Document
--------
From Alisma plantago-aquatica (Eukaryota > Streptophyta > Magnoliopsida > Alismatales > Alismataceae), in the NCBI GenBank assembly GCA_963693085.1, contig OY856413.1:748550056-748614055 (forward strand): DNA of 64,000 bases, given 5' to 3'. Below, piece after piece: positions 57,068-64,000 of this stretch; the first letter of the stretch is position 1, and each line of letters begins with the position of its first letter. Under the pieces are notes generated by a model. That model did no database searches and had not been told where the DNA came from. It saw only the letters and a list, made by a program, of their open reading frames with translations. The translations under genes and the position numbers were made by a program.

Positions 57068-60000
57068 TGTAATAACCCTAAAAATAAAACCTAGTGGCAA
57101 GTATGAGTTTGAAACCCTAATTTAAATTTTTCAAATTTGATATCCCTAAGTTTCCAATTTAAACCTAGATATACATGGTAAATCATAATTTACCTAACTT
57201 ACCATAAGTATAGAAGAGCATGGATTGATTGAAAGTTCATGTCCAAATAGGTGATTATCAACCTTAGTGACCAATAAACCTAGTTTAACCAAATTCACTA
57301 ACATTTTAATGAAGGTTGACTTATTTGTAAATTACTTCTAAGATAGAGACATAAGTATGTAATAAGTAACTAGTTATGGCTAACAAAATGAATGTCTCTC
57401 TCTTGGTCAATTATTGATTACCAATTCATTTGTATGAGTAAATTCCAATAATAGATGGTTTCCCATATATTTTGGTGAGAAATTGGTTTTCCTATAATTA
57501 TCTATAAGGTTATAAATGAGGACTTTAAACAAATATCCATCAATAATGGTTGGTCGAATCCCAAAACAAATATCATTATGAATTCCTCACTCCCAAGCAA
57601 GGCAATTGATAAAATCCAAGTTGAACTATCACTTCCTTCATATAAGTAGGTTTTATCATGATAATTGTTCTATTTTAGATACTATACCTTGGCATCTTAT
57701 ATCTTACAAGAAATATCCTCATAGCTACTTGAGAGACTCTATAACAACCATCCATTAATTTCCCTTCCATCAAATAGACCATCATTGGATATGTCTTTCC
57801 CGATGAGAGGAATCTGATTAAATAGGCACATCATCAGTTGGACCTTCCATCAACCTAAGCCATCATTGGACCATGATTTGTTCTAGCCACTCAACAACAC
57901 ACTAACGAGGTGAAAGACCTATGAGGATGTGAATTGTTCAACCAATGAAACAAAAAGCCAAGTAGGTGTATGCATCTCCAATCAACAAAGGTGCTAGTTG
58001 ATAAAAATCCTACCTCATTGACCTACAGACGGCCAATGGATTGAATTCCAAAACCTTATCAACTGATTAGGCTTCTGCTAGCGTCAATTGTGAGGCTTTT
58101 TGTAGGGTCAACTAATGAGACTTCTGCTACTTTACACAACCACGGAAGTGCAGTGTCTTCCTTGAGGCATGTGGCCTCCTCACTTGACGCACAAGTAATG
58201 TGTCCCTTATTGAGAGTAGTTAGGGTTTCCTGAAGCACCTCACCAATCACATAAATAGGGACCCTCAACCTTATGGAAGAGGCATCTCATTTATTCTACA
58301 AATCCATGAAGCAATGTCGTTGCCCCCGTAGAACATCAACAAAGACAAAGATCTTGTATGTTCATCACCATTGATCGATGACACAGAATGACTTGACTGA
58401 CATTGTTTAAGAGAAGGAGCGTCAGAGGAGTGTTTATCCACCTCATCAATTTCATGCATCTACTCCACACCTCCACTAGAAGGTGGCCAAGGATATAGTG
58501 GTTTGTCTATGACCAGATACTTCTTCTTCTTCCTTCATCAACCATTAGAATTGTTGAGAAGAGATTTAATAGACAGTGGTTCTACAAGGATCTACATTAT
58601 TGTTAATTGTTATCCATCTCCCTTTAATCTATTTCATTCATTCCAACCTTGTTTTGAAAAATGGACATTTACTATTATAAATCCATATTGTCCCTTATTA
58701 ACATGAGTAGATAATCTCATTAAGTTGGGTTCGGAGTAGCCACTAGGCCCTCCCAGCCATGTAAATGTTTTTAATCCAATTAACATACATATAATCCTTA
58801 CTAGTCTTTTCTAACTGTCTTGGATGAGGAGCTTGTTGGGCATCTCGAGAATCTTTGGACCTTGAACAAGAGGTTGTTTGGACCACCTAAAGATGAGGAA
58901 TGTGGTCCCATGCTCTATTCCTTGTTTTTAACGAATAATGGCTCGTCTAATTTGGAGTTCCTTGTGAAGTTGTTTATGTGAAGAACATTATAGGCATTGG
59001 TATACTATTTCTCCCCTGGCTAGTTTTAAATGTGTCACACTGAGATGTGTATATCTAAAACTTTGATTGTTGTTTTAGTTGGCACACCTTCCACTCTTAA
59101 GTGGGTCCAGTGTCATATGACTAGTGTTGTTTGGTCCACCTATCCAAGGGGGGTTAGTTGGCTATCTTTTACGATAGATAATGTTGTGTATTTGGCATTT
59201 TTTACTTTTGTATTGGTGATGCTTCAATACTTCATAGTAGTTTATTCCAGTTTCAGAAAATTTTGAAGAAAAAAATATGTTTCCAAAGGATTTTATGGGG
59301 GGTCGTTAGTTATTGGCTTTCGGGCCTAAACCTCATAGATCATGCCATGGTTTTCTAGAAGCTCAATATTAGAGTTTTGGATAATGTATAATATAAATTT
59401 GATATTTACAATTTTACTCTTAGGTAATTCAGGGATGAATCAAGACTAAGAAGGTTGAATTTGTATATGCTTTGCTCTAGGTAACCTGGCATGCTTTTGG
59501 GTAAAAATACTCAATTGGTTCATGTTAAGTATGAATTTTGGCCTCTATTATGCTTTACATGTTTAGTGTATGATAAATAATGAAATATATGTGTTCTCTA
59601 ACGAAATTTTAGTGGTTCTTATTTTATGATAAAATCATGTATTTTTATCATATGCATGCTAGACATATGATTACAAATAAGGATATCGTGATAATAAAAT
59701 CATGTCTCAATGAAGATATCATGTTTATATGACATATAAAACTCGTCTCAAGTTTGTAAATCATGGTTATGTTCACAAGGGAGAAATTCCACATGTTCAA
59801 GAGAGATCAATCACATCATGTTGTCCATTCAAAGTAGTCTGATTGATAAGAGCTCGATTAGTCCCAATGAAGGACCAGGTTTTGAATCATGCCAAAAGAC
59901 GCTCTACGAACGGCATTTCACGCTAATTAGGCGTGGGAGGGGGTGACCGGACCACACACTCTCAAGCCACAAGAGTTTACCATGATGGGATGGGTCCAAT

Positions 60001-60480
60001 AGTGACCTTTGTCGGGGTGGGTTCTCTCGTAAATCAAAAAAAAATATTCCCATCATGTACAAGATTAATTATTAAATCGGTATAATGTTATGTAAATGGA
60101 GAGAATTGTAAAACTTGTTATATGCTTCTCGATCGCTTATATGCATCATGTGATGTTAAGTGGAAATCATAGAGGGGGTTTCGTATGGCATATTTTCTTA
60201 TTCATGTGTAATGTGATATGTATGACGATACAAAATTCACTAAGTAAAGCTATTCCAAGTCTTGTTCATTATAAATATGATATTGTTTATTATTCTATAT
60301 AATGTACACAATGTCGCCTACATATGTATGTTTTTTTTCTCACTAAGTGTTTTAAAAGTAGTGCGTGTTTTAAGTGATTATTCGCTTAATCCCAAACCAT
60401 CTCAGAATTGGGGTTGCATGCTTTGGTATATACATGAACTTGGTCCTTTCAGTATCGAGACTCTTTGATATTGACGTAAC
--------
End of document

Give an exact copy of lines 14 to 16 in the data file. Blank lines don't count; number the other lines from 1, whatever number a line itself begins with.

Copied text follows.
58101 TGTAGGGTCAACTAATGAGACTTCTGCTACTTTACACAACCACGGAAGTGCAGTGTCTTCCTTGAGGCATGTGGCCTCCTCACTTGACGCACAAGTAATG
58201 TGTCCCTTATTGAGAGTAGTTAGGGTTTCCTGAAGCACCTCACCAATCACATAAATAGGGACCCTCAACCTTATGGAAGAGGCATCTCATTTATTCTACA
58301 AATCCATGAAGCAATGTCGTTGCCCCCGTAGAACATCAACAAAGACAAAGATCTTGTATGTTCATCACCATTGATCGATGACACAGAATGACTTGACTGA